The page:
To maximally distinguish any differences in activity that may exist with contact depth, the depth of each contact was calculated in four ways. First, the distance from the nearest gray matter structure was determined by starting at the voxel where the contact was located. Then a spiral search pattern was used to find the closest gray matter voxel. The distance between the centers of these two voxels was counted as the contact depth. This method is subsequently referred to as the voxel-wise depth. Second, the distance to the calculated pial and white matter surface are referred to as the pial depth and white matter depth, respectively. Finally, a grey matter proximity index was calculated for each contact. Grey matter proximity index is the distance between the contact and the nearest white matter surface divided by the cortical thickness in that point.31 For grid and strip contacts in ECOG studies, the value of each of these depths was treated as 0. Because brain regions such as the amygdala and hippocampus do not have pial contact, and hence do not have a pial depth, we excluded these brain regions from this analysis.
Electrophysiological data were collected for all subjects using a Natus XLTEK128 or Natus Quantum amplifier (Natus Medical Incorporated, Pleasanton, CA). The sampling rates were between 512 and 2,048 Hz. Approximately 1 hour of wakefulness was pruned and confirmed by video monitoring of the subject. Any portion of the study that was within 12 hours of a seizure was excluded. Contacts that had interictal discharges, were within the patient's seizure onset zone, or were poorly connected by visual inspection were excluded from the analysis. All analysis was performed with MATLAB (Mathworks, Natick, MA) using the FieldTrip software library.32 Each trace was locally detrended using a first-order polynomial. Alternating current noise was removed using a 60-Hz notch filter. Again, to maximally distinguish any differences in activity that may exist with contact depth, referencing was performed in two ways. Either the contacts were re-referenced to the average of all contacts (common average reference, CAR), or the contacts were re-referenced to the average of their two neighbors (if the contact was a strip or a depth) or four neighbors (if the contact was a grid).33 Referencing to neighbors is subsequently referred to as local referencing (LR).
Quantitative measures including spectral power and PAC were selected because they are prevalent in the literature and are thought to encode information necessary to support cognition.22,34,35 Spectral power and PAC were also selected because unlike pairwise measures of activity, such as coherence, activity can be attributed to a single location, making direct comparison of the two modalities easier to interpret. The data from each contact were divided into 10-second windows with 5-second step-size. Spectral power was calculated using a complex Morlet wavelet transformation (width = 7 for 1–10 Hz, width = 14 for 11–30 Hz, and width = 21 for 31–150 Hz). Spectral power was calculated for all contacts between 1 and 150 Hz, calculated at 1 Hz increments. Phase–amplitude coupling—a measure of the tendency of high-frequency oscillations to occur at particular phases of low-frequency oscillations—was calculated for 1 to 20 Hz in 1 Hz increments (phase frequency) and 30 to 150 Hz in 10 Hz increments (amplitude frequency).36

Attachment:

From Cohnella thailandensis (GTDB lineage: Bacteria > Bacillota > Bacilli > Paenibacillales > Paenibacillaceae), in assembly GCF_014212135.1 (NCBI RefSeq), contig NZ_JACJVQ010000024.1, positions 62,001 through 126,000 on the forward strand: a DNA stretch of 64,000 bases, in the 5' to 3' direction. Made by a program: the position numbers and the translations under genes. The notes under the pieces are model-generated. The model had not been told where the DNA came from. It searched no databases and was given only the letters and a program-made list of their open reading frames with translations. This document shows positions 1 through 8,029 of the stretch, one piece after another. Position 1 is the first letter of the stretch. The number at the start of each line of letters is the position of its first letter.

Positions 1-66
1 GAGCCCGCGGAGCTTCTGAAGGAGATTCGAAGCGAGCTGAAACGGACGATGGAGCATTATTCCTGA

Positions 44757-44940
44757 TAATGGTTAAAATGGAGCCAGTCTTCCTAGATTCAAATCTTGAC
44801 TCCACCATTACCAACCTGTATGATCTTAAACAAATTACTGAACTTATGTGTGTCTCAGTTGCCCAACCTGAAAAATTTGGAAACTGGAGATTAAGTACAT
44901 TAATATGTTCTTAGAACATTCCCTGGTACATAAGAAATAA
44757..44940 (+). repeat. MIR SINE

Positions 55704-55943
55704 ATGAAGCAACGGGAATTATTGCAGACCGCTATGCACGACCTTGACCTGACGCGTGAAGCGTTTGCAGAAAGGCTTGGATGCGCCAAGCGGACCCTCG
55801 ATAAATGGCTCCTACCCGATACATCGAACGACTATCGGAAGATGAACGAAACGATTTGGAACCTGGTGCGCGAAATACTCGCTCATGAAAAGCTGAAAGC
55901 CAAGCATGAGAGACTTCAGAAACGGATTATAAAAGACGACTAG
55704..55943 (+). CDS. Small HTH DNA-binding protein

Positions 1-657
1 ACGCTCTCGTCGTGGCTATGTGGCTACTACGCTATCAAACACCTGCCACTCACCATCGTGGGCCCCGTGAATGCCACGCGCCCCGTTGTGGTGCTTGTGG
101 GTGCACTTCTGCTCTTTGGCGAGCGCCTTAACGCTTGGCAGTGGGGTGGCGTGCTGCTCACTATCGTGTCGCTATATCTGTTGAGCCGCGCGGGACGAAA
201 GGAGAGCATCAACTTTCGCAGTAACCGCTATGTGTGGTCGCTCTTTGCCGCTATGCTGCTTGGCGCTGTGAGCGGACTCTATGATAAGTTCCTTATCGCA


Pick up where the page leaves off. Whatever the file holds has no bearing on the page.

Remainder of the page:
For each brain region, data were analyzed only if there was at least one grid or strip contact available. The Pearson correlation (R) was calculated between the spectral power and PAC values and the contact depth using all four measures of contact depth. The analysis was repeated twice using both the CAR and the LR referencing schemes. Further, as prior comparisons of ECOG and SEEG recordings have shown that SEEG has systematically lower overall spectral power,18 the analysis was again repeated after baseline correction by Z-scoring the results of spectral power and PAC. This removes the effect of overall differences in signal amplitude and instead determines whether the shape of the spectrogram or PAC differs as a function of depth. The function of these repeated analyses—four measures of contact depth, two referencing schemes, with and without baseline correction using Z-scoring—is to maximize the possibility of detecting differences in activity with contact depth.
Characteristics of the Dataset
Twenty-one SEEG and eight ECOG approximately 1-hour studies were compared for quantitative characteristics of the signal. The patient demographics and clinical characteristics are listed in Table 1. There was a total of 825 contacts without interictal discharges outside the seizure onset zone. Using CAR, 634 contacts were included in the analysis—including 498 SEEG, 8 depth contacts, 97 grid, and 31 strip contacts. Using LR, 517 contacts were used for analysis. There are fewer contacts using LR because contacts were excluded if they did not have a full local montage. The subject number, location, voxel-wise depth, and type of contact are listed in Supplemental Digital Content 1 (see Table 1, http://links.lww.com/JCNP/A57). An example showing the spectral power at different depths for the left precentral gyrus is shown in Fig. 1.
Correlation of Measures With Contact Depth
In the scenario where there are no statistically significant associations between the depth of the contact and quantitative measures of activity, we would expect that comparison of these measures would not yield many significant correlations. By contrast, if there is a systematic difference in activity with increasing contact depth, we would expect many significant correlations and for those correlations to have certain common characteristics such as different assumptions used in the analyses. Thus, the number of significant correlations with depth for quantitative measures of activity is a proxy for the tendency of the signal between ECOG and SEEG to systematically differ.